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photo credit Don Mason
Maybe I watched too many old movies as a girl; from a very young age, I had an absolute belief that someday I would inhabit the glamorous, refined world of classic films - gorgeous sets, exquisite costumes, moody lighting, impossibly beautiful people in dramatic situations.
The role that Latinas played in this sphere was almost always identical, and I wanted it for myself: the rapacious, talented, exotic singer whose passionate, demanding desires are shared with the audience (and the leading man) in over-the-top musical numbers.
My starting point was Rita Hayworth's seminal striptease in Gilda, in which she revealed almost nothing, yet promised everything, and demanded everything in return. In classic American films, I found many more examples of the archetype, both portrayed by Latinas and portraying them: Ava Gardner's fiery Maria Vargas in The Barefoot Contessa, Rita Moreno's libidinous Anita in West Side Story, Gwen Verdon's man-eating Lola in Damn Yankees!, Lupe Velez's satin-wrapped "Mexican Spitfire," the humorously enticing Carmen Miranda, even a silent Dolores Del Rio portraying the original Latin seductress of Bizet's opera, Carmen.
There is a duality in claiming the fierce identity of dangerous beauty. On one hand, that persona is incredibly empowering. Being irresistible means one can claim any prize; "Whatever Lola Wants, Lola Gets." There is a liberating sense of safety and security in knowing one owns the tools to attain one's object, as well as a freedom in releasing all other considerations and putting all one's efforts into that performance. That choice, however, relegates one to a single role in a single sphere. Any element of cunning or skill captures only the powerful man, not his power directly; and this single-minded pursuit makes her the recipient of all other women's disdain and calumny, leaving her exiled from a broader circle of support and affection.
In Whatever Lola, the iconic black satin gown worn by Rita Hayworth in Gilda extends to become a literal, spherical cage within which the performance takes place, lit by a single crystal chandelier; a clear view by the audience is only possible through minimal gaps in the "petals" of the sphere. The performer can share the performance with the audience by adjusting the petals, but it doesn't change that her serenade is a game of solitaire; she is ultimately tied to the heart of the enclosure and separated from connection by the very object that transforms her into her temptress ideal. (Or he; other performers of differing ethnic and racial origin and sex are invited to participate in this work, changing the gender and ethnic dynamics of the piece.) Songs will be pulled from appropriate films and classics of the cabaret genre.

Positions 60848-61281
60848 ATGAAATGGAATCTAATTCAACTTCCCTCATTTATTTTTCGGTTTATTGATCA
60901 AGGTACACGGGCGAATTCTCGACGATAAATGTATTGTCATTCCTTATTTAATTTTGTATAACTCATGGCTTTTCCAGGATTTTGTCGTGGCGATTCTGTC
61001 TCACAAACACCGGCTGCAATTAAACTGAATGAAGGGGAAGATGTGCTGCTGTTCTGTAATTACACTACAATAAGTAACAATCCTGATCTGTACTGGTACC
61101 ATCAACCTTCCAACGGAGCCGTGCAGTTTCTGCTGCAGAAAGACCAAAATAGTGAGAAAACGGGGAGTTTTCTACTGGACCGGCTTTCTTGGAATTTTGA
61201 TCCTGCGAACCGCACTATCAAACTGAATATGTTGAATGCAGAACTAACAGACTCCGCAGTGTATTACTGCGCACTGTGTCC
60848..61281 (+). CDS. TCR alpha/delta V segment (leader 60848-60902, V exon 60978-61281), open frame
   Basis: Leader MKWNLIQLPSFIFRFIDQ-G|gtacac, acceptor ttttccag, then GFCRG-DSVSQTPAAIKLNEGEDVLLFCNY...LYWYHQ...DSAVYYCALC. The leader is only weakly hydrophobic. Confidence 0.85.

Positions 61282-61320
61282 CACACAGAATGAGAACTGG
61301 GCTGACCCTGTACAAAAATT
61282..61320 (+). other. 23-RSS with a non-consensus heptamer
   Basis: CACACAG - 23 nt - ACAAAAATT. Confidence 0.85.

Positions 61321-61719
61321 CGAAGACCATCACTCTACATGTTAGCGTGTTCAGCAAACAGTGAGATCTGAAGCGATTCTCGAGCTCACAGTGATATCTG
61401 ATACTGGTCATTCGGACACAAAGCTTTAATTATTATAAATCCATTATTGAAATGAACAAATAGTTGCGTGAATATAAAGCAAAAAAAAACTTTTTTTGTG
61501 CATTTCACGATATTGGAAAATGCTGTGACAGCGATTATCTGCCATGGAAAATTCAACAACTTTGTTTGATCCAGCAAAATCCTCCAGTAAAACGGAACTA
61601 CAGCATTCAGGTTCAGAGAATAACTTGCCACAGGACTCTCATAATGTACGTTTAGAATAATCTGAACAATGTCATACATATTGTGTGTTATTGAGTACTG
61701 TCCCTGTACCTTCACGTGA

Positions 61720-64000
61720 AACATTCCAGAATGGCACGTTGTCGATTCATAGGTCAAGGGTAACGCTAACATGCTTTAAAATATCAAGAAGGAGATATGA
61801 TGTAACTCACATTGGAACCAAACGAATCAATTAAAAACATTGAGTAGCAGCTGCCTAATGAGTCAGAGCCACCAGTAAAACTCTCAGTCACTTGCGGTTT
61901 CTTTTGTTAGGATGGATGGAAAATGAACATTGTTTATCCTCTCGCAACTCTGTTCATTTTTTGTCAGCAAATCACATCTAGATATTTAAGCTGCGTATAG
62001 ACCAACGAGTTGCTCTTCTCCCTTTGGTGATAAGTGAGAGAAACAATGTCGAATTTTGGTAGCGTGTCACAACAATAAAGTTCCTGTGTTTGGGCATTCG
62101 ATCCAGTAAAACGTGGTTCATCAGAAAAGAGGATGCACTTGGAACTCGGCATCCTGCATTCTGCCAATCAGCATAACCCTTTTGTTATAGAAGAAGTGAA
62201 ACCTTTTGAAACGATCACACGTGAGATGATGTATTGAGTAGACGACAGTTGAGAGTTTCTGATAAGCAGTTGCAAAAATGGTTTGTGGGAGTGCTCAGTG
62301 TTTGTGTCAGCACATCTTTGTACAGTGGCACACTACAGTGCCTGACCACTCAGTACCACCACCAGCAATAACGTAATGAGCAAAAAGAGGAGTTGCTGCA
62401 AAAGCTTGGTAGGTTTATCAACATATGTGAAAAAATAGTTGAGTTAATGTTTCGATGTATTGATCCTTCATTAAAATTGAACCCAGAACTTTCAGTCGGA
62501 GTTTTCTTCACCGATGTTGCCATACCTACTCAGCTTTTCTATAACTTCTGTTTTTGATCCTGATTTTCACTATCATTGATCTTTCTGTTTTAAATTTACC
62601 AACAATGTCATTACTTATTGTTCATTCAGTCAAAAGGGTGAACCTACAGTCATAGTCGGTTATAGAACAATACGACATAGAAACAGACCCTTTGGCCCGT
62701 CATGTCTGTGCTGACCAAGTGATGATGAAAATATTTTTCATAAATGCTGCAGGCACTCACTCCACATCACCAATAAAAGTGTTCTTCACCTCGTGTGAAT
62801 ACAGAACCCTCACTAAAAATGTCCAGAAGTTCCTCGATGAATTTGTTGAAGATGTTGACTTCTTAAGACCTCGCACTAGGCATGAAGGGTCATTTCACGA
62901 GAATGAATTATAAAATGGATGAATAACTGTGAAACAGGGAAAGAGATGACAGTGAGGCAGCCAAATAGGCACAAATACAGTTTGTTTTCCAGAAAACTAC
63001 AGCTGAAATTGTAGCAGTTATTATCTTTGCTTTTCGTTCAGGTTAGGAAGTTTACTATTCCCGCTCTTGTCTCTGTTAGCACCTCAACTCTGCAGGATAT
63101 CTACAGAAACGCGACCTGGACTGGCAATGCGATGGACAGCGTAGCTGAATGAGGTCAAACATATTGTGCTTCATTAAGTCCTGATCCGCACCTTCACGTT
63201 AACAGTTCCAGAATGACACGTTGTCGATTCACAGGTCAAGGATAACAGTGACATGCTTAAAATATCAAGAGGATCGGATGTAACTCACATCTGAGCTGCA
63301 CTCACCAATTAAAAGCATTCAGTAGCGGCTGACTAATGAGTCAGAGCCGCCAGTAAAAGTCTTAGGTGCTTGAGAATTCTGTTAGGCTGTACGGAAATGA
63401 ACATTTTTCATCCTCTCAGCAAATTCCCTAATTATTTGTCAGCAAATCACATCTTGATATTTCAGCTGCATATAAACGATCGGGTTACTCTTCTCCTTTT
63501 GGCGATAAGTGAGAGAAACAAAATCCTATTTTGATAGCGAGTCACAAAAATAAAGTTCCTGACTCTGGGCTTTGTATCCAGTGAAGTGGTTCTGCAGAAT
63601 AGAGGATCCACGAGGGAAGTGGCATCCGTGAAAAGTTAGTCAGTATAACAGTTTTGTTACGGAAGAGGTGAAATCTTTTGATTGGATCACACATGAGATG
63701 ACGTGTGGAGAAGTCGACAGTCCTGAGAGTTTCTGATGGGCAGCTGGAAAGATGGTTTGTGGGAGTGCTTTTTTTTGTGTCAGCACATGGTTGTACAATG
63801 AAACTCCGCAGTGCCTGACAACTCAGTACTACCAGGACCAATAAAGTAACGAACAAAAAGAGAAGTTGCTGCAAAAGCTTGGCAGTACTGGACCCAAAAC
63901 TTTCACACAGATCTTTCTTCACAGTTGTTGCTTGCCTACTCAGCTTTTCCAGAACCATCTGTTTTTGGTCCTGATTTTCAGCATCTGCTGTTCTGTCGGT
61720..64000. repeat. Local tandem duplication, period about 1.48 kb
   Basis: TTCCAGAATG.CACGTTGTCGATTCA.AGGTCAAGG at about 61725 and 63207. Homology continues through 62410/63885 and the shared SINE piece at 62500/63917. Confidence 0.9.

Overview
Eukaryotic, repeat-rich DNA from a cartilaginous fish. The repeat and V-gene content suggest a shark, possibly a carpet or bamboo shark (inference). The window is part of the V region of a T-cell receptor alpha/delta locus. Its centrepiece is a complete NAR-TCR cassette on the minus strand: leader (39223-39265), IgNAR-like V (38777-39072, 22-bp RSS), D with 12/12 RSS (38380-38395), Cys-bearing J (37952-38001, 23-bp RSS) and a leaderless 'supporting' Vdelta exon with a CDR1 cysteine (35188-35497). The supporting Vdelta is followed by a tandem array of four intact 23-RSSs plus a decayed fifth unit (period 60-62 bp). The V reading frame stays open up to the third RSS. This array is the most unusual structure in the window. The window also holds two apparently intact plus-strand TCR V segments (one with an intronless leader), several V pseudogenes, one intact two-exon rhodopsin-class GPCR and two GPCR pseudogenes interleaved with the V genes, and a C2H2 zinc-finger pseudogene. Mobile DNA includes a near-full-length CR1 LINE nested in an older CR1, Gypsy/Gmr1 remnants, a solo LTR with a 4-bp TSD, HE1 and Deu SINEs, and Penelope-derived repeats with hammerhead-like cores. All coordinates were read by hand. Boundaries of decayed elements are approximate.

Lola's first presentation starred myself, artists Alyssa Taylor Wendt and Randi Renate Mabry, and actor Justin Scalise. While all of us had sung before, none of us were professional singers, and the act of studying YouTube clips, sheet music, and old films to prepare for our moment in the sphere was a transformative moment for all of us. We were amazed at what a change taking on that identity, putting on that dress and makeup and jewelry and hairdo, made in ourselves. It was liberating but terrifying; in spite of the 27-degree weather outside (with a 10-degree windchill!) as we did our performances bare to the wind in strapless dresses, we never felt the cold until we were finished. We recognized the limitations of our situation, but we were buoyed up by the role we had co-opted for ourselves. That huge metal structure, powered by nothing more extensive than a couple of doctored boat winches and dozens of pulleys, became a world within which we expressed a new and powerful side of ourselves.
I find solid continuity of this piece within my larger body of work, since I explore themes of both creating and receiving comfort. For the performer, fantasy of transformation into an ideal --and its more elaborate popular- and counter-culture variants hero-worship, karaoke, drag, and cosplay -- is a rich and vibrant form of self-comfort. In parallel, the audience's voyeurism has a pleasure, and a comfort, all its own.
In the future my plan for this piece, in each new location where it is presented, is to find a team of volunteers to serve as Lola trainees. I will present them with the songbook and list of films and YouTube clips we created from songs gleaned from the films I studied, and hold workshops to explore the role of this and other stereotypes in their own life, and to teach them to free their voice and move confidently. After a month of preparation by the trainees, the Lola cage can be installed and on view for one month to six weeks, during which time the trainees will practice using it for their own performances in a culminating event and show. I would be especially proud to work with trainees from populations at risk, who may have a more vivid interaction in their lives with limiting stereotypes and situations.
Whatever Lola is currently available for performance at events, fairs, museums, and galleries.
The artist invites inquiry by groups or organizations interested in co-presenting this work in socially impactful ways.
The artist thanks the following for their help with this project:
This piece was created in part with a grant from the Economic Development Department Cultural Arts Division, City of Austin.
Women & Their Work provided umbrella support for this grant.
Engineer and Project Manager: Kenneth Fowler
Welding and Construction Assistance: Jay Henderson, Kenneth Fowler
Performers: Alyssa Taylor Wendt, Justin Scalise, Randi Renate, Suzi Stern, Vincent Tomasino
Sound Engineers: Jason Young and Chris Burch
Filmmaker: Jon Windham
Photographers: Lindsay Hutchens, Philip Rogers
Presentation Partners: Sean Gaulager of Co-Lab Projects; Los Outsiders; Mexican-American Cultural Center, Austin, Texas.